Friday, November 25, 2016

Flash Fiction # 226 -- Saving Everywhere. Part 10: Truth









I pulled Edmond closer to me -- and Collins grabbed me by the arm and threw me inside the room.  I had the impression of guards coming our way and I quickly got out of sight.

"What the hell is going on?" Collins demanded before anyone else could speak.  "What was that?"

"Don't know.  Sounded like it hit your roof --"

"Not ours," Collins said.  I felt a little touch of magic with those words, just enough to make them seem more true than the others would have thought at first.  "I need to get the door closed before we have a real problem!"

The others agreed.  The door closed.  Collins waved me back from the opening and I retreated, holding Edmond close.  He was purring as I sat down and put him in my lap.  I had never felt such relief before.

"This -- this is Edmond?" Tom asked as he sat back down. Collins took a place across from us and seemed rather more happy than shocked.

"Yes, I am," Edmond answered for himself.  He looked at me, and I could tell he didn't get this reaction either.  Strange people.

"Edmond is a talking and flying cat," Tom said.  "You never said what he was."

Edmond was a non, and that suddenly worried me.  "How did you get here, Edmond?" I asked, trying to forestall other problems.

"Lord Snow put up a bit of a fight and I slipped into the cage with him.  He's trying to work with the non-humans, but they're not very cooperative."

I looked around with a frown.  "No one is. Is there going to be a problem about Edmond and Lord Snow since they are both non-humans?"

Edmond's ears went back as he looked at the others around the table, but I saw something odd in their faces.  Relief?

"There will be no trouble," Collins said.  "In fact, that was the last of the worries gone.  We found that the best way to test people trying to infiltrate was to find out how they reacted to non-humans.  Magical or not, we did not want anyone who couldn't work with nons as part of the inner group."

"But you said I should stay away from them," I complained.

"Just to see how you would react.   We couldn't get a feel for you," Tom admitted.  "You talked about your friends, and you never mentioned that some of them were nons.  We  hadn't thought to ask the nons about any new people with them."

"Maggie -- Davis --" I began.

"In other barracks," Collins said.  I didn't know if I should hit him or hug him for those words.  I'd been damned worried.

"I think it is time we have a meeting," Tom said.  "Get them.  I have the feeling we are going to be moving soon."

Those words gave me hope on several levels.  Edmond still looked around at the others with a bit of distrust, though.  I just wanted to see the others, though when Collins left, I did worrry.

"What about the guards?" I asked.

"Most of them are ours," Tom replied.  He leaned back in the chair and looked Edmond over with a bright smile.  I felt better again.  "And the ones who are not ours simply won't notice anything wrong.  We keep up enough show so that any one from the outside looking in will not notice anything worrisome here."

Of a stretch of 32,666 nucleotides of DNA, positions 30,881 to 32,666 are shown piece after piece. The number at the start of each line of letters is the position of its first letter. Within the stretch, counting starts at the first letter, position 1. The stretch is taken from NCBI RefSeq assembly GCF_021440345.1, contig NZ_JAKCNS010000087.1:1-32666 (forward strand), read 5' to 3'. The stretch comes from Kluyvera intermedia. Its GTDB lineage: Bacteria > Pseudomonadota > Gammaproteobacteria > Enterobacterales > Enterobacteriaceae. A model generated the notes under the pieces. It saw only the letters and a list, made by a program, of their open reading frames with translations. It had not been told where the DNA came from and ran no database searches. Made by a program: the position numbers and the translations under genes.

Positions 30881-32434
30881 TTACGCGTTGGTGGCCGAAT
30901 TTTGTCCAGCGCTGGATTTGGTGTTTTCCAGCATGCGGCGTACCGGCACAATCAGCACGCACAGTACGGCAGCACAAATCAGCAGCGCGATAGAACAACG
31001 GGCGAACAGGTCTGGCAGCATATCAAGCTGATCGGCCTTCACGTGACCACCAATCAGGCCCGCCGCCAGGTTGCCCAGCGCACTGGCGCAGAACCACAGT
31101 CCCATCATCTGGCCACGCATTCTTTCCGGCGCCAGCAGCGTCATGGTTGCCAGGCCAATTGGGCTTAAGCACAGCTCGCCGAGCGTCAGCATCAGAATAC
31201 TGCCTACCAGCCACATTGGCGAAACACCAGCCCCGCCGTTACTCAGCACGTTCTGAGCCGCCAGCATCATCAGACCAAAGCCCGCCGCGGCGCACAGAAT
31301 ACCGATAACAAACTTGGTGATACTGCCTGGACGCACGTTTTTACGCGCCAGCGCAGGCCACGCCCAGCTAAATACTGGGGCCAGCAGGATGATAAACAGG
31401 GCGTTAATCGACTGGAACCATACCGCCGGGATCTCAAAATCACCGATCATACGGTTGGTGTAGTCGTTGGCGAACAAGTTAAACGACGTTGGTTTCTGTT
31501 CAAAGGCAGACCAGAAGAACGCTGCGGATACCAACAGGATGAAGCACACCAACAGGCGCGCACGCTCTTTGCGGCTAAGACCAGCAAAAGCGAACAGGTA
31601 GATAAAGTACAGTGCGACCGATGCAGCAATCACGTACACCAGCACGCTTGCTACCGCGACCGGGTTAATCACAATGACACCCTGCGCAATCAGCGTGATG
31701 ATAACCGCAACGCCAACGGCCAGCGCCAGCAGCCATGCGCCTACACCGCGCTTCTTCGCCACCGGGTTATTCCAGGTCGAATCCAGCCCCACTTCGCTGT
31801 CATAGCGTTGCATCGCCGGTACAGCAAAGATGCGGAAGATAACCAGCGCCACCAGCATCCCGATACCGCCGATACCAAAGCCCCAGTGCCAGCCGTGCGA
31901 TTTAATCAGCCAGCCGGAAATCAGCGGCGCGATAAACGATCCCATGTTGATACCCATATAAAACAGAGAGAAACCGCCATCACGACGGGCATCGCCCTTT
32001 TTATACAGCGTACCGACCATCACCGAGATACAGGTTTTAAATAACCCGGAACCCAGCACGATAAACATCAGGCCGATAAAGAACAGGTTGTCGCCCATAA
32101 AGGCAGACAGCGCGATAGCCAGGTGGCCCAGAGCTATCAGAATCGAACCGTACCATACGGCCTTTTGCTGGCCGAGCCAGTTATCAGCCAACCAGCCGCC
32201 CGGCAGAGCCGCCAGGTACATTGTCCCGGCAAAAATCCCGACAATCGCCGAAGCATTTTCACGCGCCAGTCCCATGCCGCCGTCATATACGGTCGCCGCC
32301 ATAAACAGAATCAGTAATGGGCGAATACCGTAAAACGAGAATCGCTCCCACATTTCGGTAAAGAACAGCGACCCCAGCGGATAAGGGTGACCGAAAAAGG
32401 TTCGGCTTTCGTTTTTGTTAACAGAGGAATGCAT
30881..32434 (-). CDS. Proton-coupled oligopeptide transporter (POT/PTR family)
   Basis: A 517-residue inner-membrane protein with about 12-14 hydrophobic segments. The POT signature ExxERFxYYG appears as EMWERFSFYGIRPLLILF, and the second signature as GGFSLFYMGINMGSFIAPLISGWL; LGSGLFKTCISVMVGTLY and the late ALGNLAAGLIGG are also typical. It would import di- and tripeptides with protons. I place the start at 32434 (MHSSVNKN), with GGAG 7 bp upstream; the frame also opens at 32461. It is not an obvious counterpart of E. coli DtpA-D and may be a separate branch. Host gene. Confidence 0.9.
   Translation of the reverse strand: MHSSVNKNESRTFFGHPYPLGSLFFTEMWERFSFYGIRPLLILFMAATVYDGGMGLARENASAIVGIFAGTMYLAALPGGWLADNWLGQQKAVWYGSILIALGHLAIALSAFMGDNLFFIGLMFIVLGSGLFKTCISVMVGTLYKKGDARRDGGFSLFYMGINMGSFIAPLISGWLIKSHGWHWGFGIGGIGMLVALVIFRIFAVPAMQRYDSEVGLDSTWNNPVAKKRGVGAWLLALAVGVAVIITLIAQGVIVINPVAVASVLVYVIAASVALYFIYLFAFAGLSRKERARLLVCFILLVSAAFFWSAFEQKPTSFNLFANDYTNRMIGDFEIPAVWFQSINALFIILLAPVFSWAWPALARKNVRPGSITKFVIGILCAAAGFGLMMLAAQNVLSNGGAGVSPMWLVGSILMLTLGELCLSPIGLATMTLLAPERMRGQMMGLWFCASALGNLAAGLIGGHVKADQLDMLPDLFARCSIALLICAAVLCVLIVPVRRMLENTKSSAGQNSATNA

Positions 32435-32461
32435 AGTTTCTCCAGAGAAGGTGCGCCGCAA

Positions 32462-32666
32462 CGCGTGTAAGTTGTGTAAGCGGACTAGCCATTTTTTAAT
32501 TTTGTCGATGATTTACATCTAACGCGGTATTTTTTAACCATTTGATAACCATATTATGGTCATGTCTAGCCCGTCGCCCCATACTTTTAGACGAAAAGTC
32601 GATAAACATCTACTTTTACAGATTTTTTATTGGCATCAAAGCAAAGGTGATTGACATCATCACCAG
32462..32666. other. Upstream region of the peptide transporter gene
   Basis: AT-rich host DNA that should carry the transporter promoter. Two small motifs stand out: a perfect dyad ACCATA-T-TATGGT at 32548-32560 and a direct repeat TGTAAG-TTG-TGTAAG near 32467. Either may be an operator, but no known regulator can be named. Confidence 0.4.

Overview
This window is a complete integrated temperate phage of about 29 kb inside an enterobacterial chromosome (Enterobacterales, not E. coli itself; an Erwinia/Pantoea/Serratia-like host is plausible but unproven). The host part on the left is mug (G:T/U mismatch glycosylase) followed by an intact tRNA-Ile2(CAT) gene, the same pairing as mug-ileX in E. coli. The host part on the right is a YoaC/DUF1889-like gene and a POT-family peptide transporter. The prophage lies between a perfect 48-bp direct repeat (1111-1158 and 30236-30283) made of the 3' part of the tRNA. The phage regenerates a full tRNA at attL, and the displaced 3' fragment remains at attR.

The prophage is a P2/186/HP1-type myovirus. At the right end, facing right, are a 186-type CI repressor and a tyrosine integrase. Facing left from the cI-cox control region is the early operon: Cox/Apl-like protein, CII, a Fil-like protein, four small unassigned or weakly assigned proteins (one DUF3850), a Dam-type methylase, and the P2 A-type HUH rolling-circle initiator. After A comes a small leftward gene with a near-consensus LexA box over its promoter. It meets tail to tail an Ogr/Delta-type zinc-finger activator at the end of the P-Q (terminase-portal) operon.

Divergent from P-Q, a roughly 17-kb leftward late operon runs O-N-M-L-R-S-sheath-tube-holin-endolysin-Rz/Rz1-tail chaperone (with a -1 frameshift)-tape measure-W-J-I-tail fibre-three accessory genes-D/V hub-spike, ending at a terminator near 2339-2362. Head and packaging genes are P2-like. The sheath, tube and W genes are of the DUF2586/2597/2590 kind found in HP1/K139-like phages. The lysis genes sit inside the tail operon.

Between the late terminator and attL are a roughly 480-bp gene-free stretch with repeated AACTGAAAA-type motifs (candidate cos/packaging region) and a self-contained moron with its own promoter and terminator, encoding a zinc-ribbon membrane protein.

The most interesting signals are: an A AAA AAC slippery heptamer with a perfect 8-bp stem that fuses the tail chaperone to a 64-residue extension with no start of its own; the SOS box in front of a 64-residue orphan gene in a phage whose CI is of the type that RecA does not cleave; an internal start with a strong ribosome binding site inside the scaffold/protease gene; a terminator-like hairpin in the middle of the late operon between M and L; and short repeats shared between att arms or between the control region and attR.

Show, I thought.  Most of this is show, but I couldn't put together why.

Lord Snow arrived before the others.  I was so glad to see him that I actually hugged the huge snow leopard which got a bit of a laugh, and maybe a purr, out of him.  "Edmond said you were here," Lord Snow said as he looked around.  "They have explained why they kept us apart.  I am glad that part of the business is over."

"Me too --"

Maggie and Davis came in.  More hugs, more sounds of relief.  I had been worried about Maggie, but her wounds were healed.  Her metal wings flickered a little now and then, which told me she was agitated and the glances she gave the others showed she didn't trust them much either.

Davis looked relieved, though.  I hoped that he was seeing things clearly.

"What about Lord Cayman?" I asked.

"He escaped back into the woods," Maggie said.  She didn't sound happy.  "That's going to be a problem if he goes up against Darman and Potilla.  We need to get back there and help, Mark.  Otherwise, we may lose the one real hope we have of winning.  If Darman defeats Cayman, he not only gets this reality, but he won't have much trouble taking over the faelands, either."

No one liked that idea.

"The best way might be to take the next delivery truck," Edmond said.  He'd clearly been watching things -- not trapped in a barrack like I had been.  "A group of us could head back to the real battle.  If we win, we can get the rest of the prisoners out of here.  If we don't go and help, we'll only make matters worse."

I nodded and so did Davis and Maggie.  We sat around the table and discussed what we could do.  Noen of it sounded reasonable, but at least we were talking about doing something.  The relief that I was back with my friends almost made me shaky.  If there hadn't been more trouble brewing, I would have been happy to just stay here for a while longer. 

I couldn't abandon Lord Cayman, though.  Not just because he was my father.

"I'm glad we're going to get moving back to where we're needed," Edmond said.  "Humans and their ideas of what to do are going to drive me crazy.  Why move us from where we might help?  Why not keep us close, just in case?"

"That," Tom said, "is a smart question."

And then he began to change.

To Be Continued....

995 Words